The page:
I know ..... less haste more care ..... but it happens!!!
    My question is can this premature slipping be fixed & are new parts needed?
    Great instructible, thanks.

    2 replies

    Yes, some said the spring mechanism was dangerous, because they thought it would shoot out the end of the handle and take out your eye! I don't know about that, since it's been difficult to take the clutch screw out with a screwdriver. But yes, they can slip off of the screw and damage what's beneath.

    As for your question about slippage: See my step 5 (instructables step 8), parts b and c. My guess is that those L- or chair-shaped pawls are worn. If you open it up and take the pawls out, take a look at the skinny part. New ones will be squared: All edges will be at 90-degree angles. The bottom inside edge will smooth out with use until it doesn't hold the ratchet in place anymore. Luckily, this doesn't necessarily mean you have to buy new ones: The quick fix is to switch them around! Since they're identical parts, flip them over and reverse them. The smooth sides will now be facing up and the bottoms will have new 90-degree sides to work with. Unless of course, this has already been done. Then you will have to buy new ones. I think this kit will have what you need: http://www.stanleytoolparts.com/repairkit.html Good luck!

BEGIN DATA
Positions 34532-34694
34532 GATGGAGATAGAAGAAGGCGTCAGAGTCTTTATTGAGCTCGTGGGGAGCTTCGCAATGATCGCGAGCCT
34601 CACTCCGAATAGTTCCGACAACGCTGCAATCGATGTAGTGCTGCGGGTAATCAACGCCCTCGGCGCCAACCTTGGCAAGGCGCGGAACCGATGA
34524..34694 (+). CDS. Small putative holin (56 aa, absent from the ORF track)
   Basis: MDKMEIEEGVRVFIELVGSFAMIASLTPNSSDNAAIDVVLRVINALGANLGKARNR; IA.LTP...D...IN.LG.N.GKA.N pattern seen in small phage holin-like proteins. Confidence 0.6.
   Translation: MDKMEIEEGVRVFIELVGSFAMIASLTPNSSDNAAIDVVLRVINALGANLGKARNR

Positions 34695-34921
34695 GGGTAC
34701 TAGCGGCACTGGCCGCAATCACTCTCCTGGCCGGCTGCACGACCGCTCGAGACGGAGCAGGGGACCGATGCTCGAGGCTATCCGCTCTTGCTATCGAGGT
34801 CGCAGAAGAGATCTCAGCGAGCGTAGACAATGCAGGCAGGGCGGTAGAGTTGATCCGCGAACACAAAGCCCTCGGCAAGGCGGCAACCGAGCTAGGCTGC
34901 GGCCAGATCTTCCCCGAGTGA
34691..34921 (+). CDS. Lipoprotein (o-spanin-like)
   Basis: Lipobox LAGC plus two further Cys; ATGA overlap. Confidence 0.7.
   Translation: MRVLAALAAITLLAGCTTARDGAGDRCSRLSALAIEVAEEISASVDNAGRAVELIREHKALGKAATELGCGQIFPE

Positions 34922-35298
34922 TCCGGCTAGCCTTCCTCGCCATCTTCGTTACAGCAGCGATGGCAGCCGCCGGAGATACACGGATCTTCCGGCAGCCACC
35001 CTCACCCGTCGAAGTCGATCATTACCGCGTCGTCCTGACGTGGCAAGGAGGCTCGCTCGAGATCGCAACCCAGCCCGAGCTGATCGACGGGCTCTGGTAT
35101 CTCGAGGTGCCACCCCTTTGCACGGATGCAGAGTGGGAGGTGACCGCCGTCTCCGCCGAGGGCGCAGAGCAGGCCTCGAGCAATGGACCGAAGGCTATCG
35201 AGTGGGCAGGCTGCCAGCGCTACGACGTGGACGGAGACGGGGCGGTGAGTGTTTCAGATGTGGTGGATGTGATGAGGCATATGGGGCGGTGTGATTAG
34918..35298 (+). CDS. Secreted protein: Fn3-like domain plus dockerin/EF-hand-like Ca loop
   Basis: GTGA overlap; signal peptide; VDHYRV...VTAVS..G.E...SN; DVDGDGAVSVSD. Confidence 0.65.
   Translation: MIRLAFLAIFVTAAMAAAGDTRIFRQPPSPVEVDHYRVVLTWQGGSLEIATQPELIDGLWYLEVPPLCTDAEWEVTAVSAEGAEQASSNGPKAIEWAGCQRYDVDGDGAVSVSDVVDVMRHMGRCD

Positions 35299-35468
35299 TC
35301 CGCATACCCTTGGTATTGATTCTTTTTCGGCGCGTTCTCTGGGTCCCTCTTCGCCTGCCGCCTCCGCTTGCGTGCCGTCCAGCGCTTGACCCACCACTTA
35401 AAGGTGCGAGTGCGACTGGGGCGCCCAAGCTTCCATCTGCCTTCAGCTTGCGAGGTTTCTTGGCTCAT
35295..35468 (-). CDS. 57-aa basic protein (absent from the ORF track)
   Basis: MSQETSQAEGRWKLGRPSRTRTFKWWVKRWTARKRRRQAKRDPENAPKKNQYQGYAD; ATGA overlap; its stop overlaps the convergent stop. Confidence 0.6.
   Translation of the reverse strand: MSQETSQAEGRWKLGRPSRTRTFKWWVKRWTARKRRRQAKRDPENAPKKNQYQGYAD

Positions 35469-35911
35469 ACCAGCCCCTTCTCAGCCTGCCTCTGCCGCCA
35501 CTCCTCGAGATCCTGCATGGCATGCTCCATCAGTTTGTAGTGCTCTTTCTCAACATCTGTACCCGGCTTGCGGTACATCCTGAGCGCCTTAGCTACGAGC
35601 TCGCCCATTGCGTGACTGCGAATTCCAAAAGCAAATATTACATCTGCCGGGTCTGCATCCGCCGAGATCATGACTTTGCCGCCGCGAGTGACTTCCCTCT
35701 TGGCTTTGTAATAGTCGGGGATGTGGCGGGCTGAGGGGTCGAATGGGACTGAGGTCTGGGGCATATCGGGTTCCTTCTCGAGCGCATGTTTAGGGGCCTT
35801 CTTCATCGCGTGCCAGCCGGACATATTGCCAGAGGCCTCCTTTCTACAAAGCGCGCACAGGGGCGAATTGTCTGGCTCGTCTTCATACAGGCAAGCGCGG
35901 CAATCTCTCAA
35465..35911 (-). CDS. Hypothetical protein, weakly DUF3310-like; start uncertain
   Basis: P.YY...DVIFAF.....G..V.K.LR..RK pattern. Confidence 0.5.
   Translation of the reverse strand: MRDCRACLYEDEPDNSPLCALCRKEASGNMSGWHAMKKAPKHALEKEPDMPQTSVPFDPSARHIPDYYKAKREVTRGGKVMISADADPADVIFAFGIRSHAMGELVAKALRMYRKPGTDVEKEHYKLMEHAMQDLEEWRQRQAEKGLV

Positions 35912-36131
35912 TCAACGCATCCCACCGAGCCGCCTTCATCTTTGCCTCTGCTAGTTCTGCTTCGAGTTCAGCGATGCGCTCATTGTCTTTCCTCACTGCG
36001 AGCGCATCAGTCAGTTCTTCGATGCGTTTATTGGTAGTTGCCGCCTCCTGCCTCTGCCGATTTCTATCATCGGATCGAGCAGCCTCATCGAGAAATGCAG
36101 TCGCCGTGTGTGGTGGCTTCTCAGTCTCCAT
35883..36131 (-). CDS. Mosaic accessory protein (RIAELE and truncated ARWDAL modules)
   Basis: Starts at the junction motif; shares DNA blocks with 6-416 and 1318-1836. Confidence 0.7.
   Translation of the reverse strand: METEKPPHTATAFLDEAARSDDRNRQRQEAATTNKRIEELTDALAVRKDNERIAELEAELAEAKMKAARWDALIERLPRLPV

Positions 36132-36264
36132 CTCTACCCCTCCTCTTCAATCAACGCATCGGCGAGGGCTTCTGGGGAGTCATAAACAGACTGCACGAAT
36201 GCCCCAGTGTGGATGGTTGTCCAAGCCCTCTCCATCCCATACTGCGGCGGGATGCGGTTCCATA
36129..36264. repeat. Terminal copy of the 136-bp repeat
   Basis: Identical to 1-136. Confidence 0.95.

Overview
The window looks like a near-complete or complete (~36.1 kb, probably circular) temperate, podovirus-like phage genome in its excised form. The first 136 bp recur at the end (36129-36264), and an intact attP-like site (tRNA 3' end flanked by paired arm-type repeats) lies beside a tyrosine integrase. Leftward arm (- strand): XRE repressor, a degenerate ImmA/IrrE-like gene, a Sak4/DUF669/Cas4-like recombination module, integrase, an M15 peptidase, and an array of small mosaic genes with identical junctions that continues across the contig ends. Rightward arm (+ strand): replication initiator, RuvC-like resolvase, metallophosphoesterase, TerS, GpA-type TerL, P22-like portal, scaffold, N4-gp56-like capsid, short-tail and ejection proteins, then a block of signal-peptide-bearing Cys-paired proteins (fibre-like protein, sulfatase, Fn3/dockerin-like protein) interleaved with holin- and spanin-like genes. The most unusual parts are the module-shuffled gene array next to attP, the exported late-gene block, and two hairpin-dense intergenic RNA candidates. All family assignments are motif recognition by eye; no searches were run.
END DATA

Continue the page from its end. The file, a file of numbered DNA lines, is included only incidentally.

The pawls engage the sides of the radial teeth on the outside of spiral nuts. The edge of the pawls that meshes w/ the nuts is ground at an angle to fully engage the teeth. The pawls can be swapped between the front and back nuts but the pawls have definite top and bottom faces. Flipping the pawls over may remove a very worn part of the pawl from the system, but will result in the pawl edges not mating correctly w/ the spiral nut teeth. If the pawls are so worn that you are considering new pawls, the nut teeth or nut spirals are typically even more worn out.